All the effects of the use of artificial intelligence for services and national security

All the effects of the use of artificial intelligence for services and national security

What He Said About Intelligence Changes with the Rise of Artificial Intelligence (AI) Anthony Vincey, Senior Fellow added in the National Security and Technology Program at the Center for a New American Security, former senior intelligence officer

In the long history of intelligence, the profession hasn't changed much. Spies have always looked with their eyes, listened with their ears, analyzed and predicted with their minds. A spy from Caesar's legions and Lincoln's Potomac Army would understand each other.

With the arrival of machines, for the first time in the history of intelligence, a revolution is certain. And it is already underway, not everywhere in the world and, given the competitive specificity of the sector, there will be no catching-up process. Those who are not already gearing up for themselves today will succumb in the future.

Currently intelligence, in countries of medium geopolitical stature, is still based on the concept of a human operative who physically follows tracks deemed relevant to national security, and of a human analyst who connects the dots to understand what is happening and try to predict what will happen in the near future.

With the rise of artificial intelligence (AI) and autonomous systems, intelligence radically transforms. The fundamental points of the change emerged during a webinar held on May 5 at the Center for Security and Emerging Technology (CSET) of Georgetown University in which Anthony Vincey provided useful information.

Vincey is an adjunct Senior Fellow in the National Security and Technology Program at the Center for a New American Security, former senior intelligence officer, serving with the Pentagon in Iraq, Africa and Asia in operations, Ph.D in international relations at the London School of Economics, and member of the Council on Foreign Relations.

The essential elements of his speech can be summarized in the following.

  • The introduction of machines for the intelligence community consists of four elements . First, it changes what we spy on, hence the intelligence objectives. Secondly, it changes how we spy, hence the collection mechanisms. Third, it changes how we thwart others who spy on us, hence counterintelligence. And finally, the mission of intelligence changes, therefore the movement surface, traditionally composed of interactions between people.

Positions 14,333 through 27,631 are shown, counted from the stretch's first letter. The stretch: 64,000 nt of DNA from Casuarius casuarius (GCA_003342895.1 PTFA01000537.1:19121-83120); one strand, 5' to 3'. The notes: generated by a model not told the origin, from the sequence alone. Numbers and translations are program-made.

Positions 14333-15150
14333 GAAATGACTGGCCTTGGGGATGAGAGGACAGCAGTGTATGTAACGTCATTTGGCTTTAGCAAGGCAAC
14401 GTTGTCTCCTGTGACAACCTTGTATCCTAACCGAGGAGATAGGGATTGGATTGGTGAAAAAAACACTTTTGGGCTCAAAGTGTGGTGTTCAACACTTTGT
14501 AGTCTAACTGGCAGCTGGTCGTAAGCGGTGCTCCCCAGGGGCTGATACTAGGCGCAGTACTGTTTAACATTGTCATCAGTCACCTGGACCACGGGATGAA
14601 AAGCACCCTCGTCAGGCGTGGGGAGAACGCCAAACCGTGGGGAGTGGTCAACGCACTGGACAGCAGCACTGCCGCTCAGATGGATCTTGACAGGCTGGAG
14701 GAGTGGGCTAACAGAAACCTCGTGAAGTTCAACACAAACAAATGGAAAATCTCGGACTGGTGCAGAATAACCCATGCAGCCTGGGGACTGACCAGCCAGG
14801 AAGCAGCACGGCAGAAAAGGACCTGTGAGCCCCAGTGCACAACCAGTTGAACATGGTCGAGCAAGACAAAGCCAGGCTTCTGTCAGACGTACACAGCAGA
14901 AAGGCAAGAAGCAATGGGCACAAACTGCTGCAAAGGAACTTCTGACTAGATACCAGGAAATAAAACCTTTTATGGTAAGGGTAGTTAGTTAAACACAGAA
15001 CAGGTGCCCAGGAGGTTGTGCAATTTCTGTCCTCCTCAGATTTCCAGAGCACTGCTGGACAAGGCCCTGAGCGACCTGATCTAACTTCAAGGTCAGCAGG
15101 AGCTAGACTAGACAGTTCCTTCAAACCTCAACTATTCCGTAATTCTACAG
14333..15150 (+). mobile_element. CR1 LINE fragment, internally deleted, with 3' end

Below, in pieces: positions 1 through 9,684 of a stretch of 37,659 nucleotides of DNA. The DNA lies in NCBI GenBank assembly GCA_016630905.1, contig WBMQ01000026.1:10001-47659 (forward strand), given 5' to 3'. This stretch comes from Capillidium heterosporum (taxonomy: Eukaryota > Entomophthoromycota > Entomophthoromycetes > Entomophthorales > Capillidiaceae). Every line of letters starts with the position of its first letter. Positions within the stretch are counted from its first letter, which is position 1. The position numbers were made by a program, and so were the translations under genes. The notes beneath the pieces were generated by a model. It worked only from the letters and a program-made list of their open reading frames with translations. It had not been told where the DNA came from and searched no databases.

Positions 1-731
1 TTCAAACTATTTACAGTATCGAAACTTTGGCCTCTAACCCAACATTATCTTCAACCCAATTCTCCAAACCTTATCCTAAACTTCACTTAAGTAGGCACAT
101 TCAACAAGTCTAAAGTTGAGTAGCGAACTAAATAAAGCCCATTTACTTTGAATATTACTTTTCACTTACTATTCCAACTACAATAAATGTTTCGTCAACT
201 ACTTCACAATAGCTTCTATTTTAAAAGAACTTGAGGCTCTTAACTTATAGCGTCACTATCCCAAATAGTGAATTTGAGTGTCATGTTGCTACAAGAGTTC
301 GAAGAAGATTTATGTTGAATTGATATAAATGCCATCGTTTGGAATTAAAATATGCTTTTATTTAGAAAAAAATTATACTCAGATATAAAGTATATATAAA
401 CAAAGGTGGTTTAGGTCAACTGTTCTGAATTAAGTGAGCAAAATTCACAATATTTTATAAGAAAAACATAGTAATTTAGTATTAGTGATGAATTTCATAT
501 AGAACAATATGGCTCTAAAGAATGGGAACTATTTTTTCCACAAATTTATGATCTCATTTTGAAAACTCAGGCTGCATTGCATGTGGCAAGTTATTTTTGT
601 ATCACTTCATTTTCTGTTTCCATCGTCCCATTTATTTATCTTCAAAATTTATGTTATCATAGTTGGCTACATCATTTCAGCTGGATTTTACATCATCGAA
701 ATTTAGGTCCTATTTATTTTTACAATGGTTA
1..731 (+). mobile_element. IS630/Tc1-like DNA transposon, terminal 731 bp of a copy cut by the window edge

• Three technologies can be seen as directional vectors of the Revolution in Intelligence, ubiquitous sensors, AI and autonomy.
  • Autonomy represents the most disruptive change as it removes humans from the intelligence cycle. Autonomy makes it possible to have differentiated entities acting in concert, allowing swarm operations. Swarms are an entirely new form of combat, in which thousands or millions of vehicles operate simultaneously to overwhelm the enemy or fight other swarms. Human beings are not, and will not, be able to keep up with scale and complexity.
  • The conflict changes with the presence of autonomous systems / sensors in all domains (ubiquity) in which human activities, from strategic planning to political decisions, are developed and implemented. As much as we may wish for humans to remain in the loop, several factors limit what humans are able to comprehend in a world of teeming autonomous drones . Humans are unable to keep up with the scale and complexity of an autonomous world of weapon systems, devices with self-evolving tactics that create patterns that no human can perceive with the speed of a machine, microseconds or nanoseconds. be it hypersonic missiles or attacks on financial markets.
  • In the world of autonomous warfare, espionage begins not when the devices are used, but already before their release, therefore in the design, development, and production. Understanding the design intent of such systems becomes an important part of the intelligence analysis process. Autonomous systems are typically designed within a spectrum. What additional decisions the system can take on its own compared to those involving a human operator becomes a factor of strategic knowledge about the opponent. The counter-espionage activity therefore shifts to the development of autonomous systems. The analysis could reveal biases in the developer's work that make it possible to inject codes into the system that weaken it before it hits the market. Software developers will therefore be able to become new sources to be recruited for the collection of secret information and actions against hostile (state and non-state) actors.